16 Commonly Abused Products Gases Nitrous oxide, butane lighters, helium, refrigerants, propane, whipped cream aerosols (whippets) Volatile Solvents Industrial or household solvents: paint thinner, removers, degreasers, dry-cleaning fluids, gasoline, lighter fluid Art or office supply: correction fluids, felt- tip marker fluid, glue (National Institute of Drug Abuse, 2012)

17 Commonly Abused Products Aerosols Spray paint, hair spray, air freshener, deodorant, fabric protector, computer keyboard cleaners, oil sprays/PAM Nitrites – primarily used as sexual enhancers Cyclohexyl, butyl, amyl nitrites = “poppers” Marketed for illicit use in small brown bottles labeled “video head cleaner”, “room odorizer”, “leather cleaner”, or “liquid aroma” (National Institute of Drug Abuse, 2012)

18 How Inhalants are Used Sniffing from a container, bag (“bagging”), cans, clothing Inhaling from a chemical-soaked rag, open container or balloon (“huffing”) Putting a bag over one’s head and huffing (Alliance for Consumer Education, 2004)

19 Risks Nervous system and brain damage Irreversible damage to liver and kidneys, bone marrow Hearing loss Sudden Sniffing Death Syndrome Individuals can die the first time or any time Usually associated with cardiac arrest (Alliance for Consumer Education, 2004) (National Institute of Drug Abuse, 2012)

20 What to Look For “Highs” are temporary First clues Change in behaviors at home and school Drop in grades, loss of interest in favorite activities Change in group of friends or activities Medical signs are often non-specific Healthcare professionals often baffled by symptoms No quick diagnostic tests available (Alliance for Consumer Education, 2004)

21 What to Look For Investigate if you see: Drunk, dazed or dizzy appearance Glassy, dazed or watery eyes and nose Slurred or disoriented speech Physical lack of coordination Nausea and/or loss of appetite Spots and/or sores around the mouth Chemical odor on clothing or breath Often has sniffles, similar to a cold Unkempt appearance (Alliance for Consumer Education, 2004) (Drugs and Society, 2015) HELPful way to remember: Hidden chemical-soaked rags or clothes Eyes and nose red or runny Loss of appetite or nausea Paint or chemical stains on face or fingers HELPful way to remember: Hidden chemical-soaked rags or clothes Eyes and nose red or runny Loss of appetite or nausea Paint or chemical stains on face or fingers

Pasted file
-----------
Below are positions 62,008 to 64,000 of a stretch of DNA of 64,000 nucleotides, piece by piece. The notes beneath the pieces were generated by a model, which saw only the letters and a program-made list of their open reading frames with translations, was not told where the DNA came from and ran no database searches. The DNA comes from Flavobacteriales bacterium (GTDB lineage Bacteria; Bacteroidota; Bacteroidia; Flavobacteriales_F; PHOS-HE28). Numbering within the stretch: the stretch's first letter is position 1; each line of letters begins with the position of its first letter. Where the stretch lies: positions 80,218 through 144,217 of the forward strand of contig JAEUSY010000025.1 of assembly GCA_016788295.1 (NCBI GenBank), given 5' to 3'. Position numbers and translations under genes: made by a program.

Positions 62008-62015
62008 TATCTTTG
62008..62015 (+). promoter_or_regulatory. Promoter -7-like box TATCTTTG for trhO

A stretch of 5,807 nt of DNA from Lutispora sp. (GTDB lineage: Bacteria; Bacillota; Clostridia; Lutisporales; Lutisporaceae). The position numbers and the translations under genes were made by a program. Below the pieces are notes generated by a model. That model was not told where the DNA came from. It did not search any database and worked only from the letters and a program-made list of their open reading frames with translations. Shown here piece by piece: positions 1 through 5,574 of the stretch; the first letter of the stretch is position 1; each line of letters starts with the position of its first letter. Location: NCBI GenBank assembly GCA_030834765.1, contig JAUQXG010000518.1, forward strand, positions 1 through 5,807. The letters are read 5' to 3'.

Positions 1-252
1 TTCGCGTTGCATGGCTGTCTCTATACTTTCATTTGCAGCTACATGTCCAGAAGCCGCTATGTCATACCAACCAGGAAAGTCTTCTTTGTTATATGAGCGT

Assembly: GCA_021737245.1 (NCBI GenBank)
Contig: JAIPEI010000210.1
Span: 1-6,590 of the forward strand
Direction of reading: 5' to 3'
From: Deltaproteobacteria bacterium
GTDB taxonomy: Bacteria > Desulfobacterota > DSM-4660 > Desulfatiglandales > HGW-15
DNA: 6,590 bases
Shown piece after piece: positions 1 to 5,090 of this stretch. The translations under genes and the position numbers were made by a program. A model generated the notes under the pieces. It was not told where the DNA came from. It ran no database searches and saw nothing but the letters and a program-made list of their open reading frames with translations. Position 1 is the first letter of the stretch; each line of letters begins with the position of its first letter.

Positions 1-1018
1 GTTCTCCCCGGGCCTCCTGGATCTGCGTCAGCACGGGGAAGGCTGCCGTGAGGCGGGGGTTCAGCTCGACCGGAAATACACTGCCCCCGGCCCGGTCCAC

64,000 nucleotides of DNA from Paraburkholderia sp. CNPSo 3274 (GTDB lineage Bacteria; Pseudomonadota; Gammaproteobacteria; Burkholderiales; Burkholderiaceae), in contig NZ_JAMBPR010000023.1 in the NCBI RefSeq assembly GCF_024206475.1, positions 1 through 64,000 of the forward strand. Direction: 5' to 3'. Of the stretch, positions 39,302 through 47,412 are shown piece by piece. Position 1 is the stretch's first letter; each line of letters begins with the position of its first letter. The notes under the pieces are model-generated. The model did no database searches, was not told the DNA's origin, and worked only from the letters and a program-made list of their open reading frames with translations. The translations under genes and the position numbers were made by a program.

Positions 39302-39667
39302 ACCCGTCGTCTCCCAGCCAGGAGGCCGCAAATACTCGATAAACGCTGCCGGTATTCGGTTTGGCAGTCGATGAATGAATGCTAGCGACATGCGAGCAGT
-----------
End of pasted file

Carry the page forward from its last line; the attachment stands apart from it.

22 Be on the Lookout For Having multiple household products without a reason Hidden baggies, rags, or empty aerosols in unusual places Whipped topping or other aerosols are always low on propellant Child overuses perfumes, body sprays, breath mints to mask odor of solvent-based inhalants (Alliance for Consumer Education, 2004)

23 Be on the Lookout For Paint or other products on face, lips, nose or fingers Fingernails painted with permanent markers or correction fluid Constant smelling of clothing, markers, rags Butane lighters (empty or partially filled ) or refill cans especially if student doesn’t smoke Multiple cans or overuse of computer keyboard cleaners (Alliance for Consumer Education, 2004)

24 Treatment Traditional drug treatment facilities do not like to admit inhalant abusers Failure rate is very high Treatment takes months, possibly years Addiction to inhalants is as strong as that to cocaine Treatment is complicated Requires more time and resources Most treatment facilities not equipped to handle complexity of abusers’ needs Resource: (Alliance for Consumer Education, 2004)

25 References Adkins, J. (2014). Emerging drug trends. Regional Organized Crime Information Center. Retrieved from: Alliance for Consumer Education (2004). Inhalant abuse prevention. Associated Press, (2014). 5 things to know about caffeine powder after high school students death.,PennLive LLC. Retrieved from: Brandeis University. (2013). The Prescription Drug Epidemic. PDMP Center of Excellence. Retrieved from: Davis, J., & Rossen, J. (2014). What’s ‘sizzurp’? A dangerous way for kids to get high. TodayNews. Retrieved from: Gilberts, A. (2012). "Pump-it powder" emerges as latest synthetic drug of concern. Medtox Journal on Drug Abuse Recognition. Hanson, G. R., Venturelli, P. J., and Fleckenstein, A. E., (2007). Drugs and Society (11 th ed.). Boston: Jones and Bartlett Publishers. National Institute of Drug Abuse (2012). Inhalants Retrieved from on October 13, 2014. Ungar, Laura (2014). Concerns Raised about dangers of powdered caffenine. USAToday: retrieved from